The Chainlink

Hey you.... out there in the cold.... are you on Chainlink?

Kind of missing a "who did you see on your commute" today but for people you are not able to identify.  So here goes. I know you nord' sidersss are swimming in random strangers on bikes, but where I live it's not quite a daily occurrence to see another cyclist on my way to/from work.

Views: 2705

Reply to This

Replies to This Discussion

I felt pretty lonely today.  Only one or two this morning and one fellow who passed me on the way home.(And very politely said "on your left", which I appreciated.)  Where is everybody???????

holiday travelling.  I'm here but didn't leave the house.

I ride m-f from the north side. I take sheridan to broadway to clark and work at the new balance store on the corner of clark and fullerton. I where black spandex with a high viz strip down the side, a black jacket with high viz on it, a livestrong black and yellow helmet. then i have a green chrone bag on my back that has my army patches and pins from being in the army. bike is an old school blue peugot with red rims and fixed

But see you tomorrow at Pecking Order! ;-)

Julie Hochstadter said:

holiday travelling.  I'm here but didn't leave the house.

I try to talk to every cyclist I stop next to @ stoplights and such.  Had a great convo with a guy who tested lab rats to find a cure for schizophrenia @ the lake front trail.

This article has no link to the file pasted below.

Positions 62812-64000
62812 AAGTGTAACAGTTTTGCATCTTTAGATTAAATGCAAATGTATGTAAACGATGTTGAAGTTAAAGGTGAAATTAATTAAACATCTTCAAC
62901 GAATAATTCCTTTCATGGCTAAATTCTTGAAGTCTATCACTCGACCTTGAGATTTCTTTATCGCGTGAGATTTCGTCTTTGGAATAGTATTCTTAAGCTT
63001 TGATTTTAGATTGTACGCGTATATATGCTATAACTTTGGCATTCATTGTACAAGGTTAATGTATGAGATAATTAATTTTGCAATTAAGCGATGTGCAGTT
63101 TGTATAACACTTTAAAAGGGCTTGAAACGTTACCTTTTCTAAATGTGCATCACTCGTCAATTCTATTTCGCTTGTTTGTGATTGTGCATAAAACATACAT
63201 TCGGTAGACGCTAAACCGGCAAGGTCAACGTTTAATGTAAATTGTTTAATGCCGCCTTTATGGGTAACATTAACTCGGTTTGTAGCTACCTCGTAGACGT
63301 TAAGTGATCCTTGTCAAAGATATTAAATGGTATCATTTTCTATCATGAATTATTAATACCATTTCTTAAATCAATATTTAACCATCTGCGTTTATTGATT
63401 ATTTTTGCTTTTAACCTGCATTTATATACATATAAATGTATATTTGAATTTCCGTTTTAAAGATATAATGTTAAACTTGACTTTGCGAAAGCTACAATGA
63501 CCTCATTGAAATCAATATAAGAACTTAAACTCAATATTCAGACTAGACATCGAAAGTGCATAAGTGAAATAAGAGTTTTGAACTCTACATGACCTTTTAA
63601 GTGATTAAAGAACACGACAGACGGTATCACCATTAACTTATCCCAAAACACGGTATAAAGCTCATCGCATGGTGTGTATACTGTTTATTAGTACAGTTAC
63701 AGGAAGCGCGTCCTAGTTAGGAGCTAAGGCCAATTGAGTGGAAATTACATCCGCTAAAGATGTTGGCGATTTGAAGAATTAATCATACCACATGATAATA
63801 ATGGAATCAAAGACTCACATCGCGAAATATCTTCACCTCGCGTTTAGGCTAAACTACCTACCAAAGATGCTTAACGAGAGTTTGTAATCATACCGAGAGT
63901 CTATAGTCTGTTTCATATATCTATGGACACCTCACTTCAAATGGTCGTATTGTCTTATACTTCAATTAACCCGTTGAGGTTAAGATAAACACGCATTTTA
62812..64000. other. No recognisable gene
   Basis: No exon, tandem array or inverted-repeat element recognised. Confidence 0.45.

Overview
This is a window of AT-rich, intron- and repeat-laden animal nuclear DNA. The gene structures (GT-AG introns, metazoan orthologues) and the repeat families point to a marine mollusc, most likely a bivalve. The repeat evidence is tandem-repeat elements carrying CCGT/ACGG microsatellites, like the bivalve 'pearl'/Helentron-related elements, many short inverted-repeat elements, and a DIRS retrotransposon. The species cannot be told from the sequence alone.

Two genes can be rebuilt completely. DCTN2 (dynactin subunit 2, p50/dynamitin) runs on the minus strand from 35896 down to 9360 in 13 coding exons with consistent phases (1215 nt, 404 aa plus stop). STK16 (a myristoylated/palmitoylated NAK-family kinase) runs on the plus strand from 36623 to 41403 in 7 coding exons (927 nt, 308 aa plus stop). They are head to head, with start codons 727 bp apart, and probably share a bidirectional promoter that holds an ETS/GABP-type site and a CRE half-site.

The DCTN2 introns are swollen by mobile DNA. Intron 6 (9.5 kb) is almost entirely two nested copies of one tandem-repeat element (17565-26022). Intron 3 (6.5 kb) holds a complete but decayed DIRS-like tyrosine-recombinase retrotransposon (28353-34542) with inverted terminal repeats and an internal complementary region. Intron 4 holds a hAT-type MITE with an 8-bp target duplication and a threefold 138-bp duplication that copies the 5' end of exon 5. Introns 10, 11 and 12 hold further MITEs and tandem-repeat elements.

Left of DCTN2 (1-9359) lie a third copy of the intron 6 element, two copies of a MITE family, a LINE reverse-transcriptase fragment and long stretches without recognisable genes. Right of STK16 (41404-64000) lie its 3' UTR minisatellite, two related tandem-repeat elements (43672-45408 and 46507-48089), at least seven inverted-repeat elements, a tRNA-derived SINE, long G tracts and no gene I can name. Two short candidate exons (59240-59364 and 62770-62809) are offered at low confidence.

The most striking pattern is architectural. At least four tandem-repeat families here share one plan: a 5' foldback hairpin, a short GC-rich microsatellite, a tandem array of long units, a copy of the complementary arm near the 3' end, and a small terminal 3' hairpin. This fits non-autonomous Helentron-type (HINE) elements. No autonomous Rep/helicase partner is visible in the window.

I stick out, beard + long hair + leather jacket with a lime green hat and lime green valve stem light on the rear wheel.  On a road bike almost always on the drops moving swiftly... and I'm anywhere between 50 north pulaski - the lake front trail - rainbow beach - Englewood - and the south burbs Matteson/Homewood.

If that guy can find a cure for schizophrenia at the lake front trail there are thousands of cyclists who will probably be willing to help fund his research and be eternally grateful!  :D

Mark Potts said:

. . . . Had a great convo with a guy who tested lab rats to find a cure for schizophrenia @ the lake front trail.


On clear mornings M-F I take the path south from Hollywood beach all the way to Monroe. Take that west to Michigan Ave going south then right on Van Buren.